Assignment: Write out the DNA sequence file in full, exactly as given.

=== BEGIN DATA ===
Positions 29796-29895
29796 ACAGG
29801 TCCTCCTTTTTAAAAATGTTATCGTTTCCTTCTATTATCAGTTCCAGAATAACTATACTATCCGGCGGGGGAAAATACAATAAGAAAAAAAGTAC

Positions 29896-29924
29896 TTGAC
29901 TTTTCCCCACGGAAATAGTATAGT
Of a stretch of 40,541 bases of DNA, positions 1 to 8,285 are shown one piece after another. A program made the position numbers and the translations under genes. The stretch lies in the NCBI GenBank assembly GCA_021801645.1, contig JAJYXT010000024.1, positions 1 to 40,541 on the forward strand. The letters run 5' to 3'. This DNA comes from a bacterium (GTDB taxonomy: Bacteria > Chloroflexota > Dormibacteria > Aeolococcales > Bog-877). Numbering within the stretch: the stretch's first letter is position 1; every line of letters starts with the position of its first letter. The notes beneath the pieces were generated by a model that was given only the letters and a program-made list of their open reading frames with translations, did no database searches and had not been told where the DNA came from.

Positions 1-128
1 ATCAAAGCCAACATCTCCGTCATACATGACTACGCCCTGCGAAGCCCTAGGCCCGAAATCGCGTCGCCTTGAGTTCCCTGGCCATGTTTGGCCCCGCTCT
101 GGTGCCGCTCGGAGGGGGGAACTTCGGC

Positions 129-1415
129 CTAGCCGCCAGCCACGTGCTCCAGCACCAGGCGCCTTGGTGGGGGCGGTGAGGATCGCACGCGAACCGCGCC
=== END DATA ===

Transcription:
Positions 29796-29895
29796 ACAGG
29801 TCCTCCTTTTTAAAAATGTTATCGTTTCCTTCTATTATCAGTTCCAGAATAACTATACTATCCGGCGGGGGAAAATACAATAAGAAAAAAAGTAC

Positions 29896-29924
29896 TTGAC
29901 TTTTCCCCACGGAAATAGTATAGT
Of a stretch of 40,541 bases of DNA, positions 1 to 8,285 are shown one piece after another. A program made the position numbers and the translations under genes. The stretch lies in the NCBI GenBank assembly GCA_021801645.1, contig JAJYXT010000024.1, positions 1 to 40,541 on the forward strand. The letters run 5' to 3'. This DNA comes from a bacterium (GTDB taxonomy: Bacteria > Chloroflexota > Dormibacteria > Aeolococcales > Bog-877). Numbering within the stretch: the stretch's first letter is position 1; every line of letters starts with the position of its first letter. The notes beneath the pieces were generated by a model that was given only the letters and a program-made list of their open reading frames with translations, did no database searches and had not been told where the DNA came from.

Positions 1-128
1 ATCAAAGCCAACATCTCCGTCATACATGACTACGCCCTGCGAAGCCCTAGGCCCGAAATCGCGTCGCCTTGAGTTCCCTGGCCATGTTTGGCCCCGCTCT
101 GGTGCCGCTCGGAGGGGGGAACTTCGGC

Positions 129-1415
129 CTAGCCGCCAGCCACGTGCTCCAGCACCAGGCGCCTTGGTGGGGGCGGTGAGGATCGCACGCGAACCGCGCC